The Atlanta-based do-it-yourself retailer said in a regulatory filing that its "payment data systems have been breached, which could potentially affect customers using payment cards at its U.S. and Canadian stores. There is no evidence that the breach has affected stores in Mexico or customers who shopped online at HomeDepot.com." As of right now, there is no evidence that debit PIN numbers were compromised, the filing said.
The investigation, which began on September 2, is being focused on credit card activity beginning in April. "The company has taken aggressive steps to address the malware and protect customer data," the filing said. Home Depot is offering free identity protection services, including credit monitoring, to any customer who used a payment card at a store since April.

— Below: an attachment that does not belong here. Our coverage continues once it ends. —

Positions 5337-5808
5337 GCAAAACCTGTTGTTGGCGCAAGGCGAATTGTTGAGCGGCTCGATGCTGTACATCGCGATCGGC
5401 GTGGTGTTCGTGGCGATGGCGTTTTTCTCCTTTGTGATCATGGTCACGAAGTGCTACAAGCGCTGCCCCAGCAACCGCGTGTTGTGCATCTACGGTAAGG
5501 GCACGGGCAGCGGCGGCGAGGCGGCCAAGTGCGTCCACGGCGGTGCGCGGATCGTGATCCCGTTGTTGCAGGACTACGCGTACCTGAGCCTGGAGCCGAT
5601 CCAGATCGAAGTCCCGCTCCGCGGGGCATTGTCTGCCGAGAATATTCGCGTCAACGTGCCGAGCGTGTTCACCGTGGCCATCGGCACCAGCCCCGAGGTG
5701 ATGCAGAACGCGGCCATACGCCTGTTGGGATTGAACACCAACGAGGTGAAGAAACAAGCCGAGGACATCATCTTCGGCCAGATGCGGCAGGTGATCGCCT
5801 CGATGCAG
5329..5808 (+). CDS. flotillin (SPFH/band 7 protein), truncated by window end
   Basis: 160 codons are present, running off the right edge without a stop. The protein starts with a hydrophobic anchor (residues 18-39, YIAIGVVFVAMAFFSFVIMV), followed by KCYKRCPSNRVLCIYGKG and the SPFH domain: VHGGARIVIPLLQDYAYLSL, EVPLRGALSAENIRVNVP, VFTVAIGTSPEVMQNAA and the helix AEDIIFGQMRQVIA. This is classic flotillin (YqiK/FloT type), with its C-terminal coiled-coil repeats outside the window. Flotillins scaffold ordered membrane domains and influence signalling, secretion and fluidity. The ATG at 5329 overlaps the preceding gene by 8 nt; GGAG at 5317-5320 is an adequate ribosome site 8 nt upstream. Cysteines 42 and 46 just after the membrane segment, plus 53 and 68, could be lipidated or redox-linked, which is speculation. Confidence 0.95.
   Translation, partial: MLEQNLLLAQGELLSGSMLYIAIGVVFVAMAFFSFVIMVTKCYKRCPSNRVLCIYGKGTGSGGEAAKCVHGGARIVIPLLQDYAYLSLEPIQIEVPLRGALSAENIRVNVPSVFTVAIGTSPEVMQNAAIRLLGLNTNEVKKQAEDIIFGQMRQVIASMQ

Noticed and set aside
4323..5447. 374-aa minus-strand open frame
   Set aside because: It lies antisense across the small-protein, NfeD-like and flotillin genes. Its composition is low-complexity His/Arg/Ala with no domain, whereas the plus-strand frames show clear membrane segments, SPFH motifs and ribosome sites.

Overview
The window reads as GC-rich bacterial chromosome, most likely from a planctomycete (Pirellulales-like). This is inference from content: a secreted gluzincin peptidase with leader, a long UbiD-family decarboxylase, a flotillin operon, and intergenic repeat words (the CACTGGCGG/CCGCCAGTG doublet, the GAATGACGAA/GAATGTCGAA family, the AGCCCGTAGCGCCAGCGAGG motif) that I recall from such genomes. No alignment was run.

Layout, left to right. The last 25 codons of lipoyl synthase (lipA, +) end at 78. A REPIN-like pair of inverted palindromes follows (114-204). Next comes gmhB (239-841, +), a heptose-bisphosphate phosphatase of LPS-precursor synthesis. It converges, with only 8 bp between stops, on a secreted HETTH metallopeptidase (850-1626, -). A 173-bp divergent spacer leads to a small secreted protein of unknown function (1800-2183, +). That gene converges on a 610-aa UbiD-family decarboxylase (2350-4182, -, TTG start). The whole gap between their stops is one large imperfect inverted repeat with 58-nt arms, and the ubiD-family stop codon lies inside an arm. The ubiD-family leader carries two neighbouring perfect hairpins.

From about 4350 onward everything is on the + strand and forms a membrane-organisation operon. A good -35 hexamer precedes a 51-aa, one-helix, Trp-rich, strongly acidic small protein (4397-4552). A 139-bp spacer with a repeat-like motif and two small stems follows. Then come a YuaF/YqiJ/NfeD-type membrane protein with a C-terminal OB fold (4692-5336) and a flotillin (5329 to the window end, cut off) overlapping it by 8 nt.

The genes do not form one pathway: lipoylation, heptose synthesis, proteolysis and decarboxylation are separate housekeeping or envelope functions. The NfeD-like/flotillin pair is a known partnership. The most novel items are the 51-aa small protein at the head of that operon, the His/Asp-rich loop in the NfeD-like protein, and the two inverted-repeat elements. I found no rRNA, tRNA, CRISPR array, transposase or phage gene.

Home Depot had previously confirmed it will roll out a "Chip and PIN" to all U.S. stores by the end of this year, "well in advance of the October 2015 deadline established by the payments industry," the filing said.
Read More: How Bad Is the Home Depot Breach, and What Will It Do to the Stock?
Shares fell 1.3% to $89.60 on Tuesday. Here's what Wall Street analysts are saying about Home Depot.
Brian Nagel, Oppenheimer (Outperform; $101 PT)
Yesterday (9/8) after the close, Home Depot confirmed that the company's payment data system has been breached. Given persistent headlines over the past week, we do not expect HD's confirmation of a breach to prove news to investors. The extent of the damage to HD might not be known for some time. We continue to look upon any breach-related stock price weakness as a buying opportunity. Investors should look beyond a likely one-time charge, in our view. Consumers are turning hardened to the risks and annoyances of cyber hacking. HD enjoys a solid standing with shoppers and the benefits of a more captive consumer. HD is unlikely to quantify any potential sales disruption until the chain announces Q3 (Oct.) results in mid-Nov.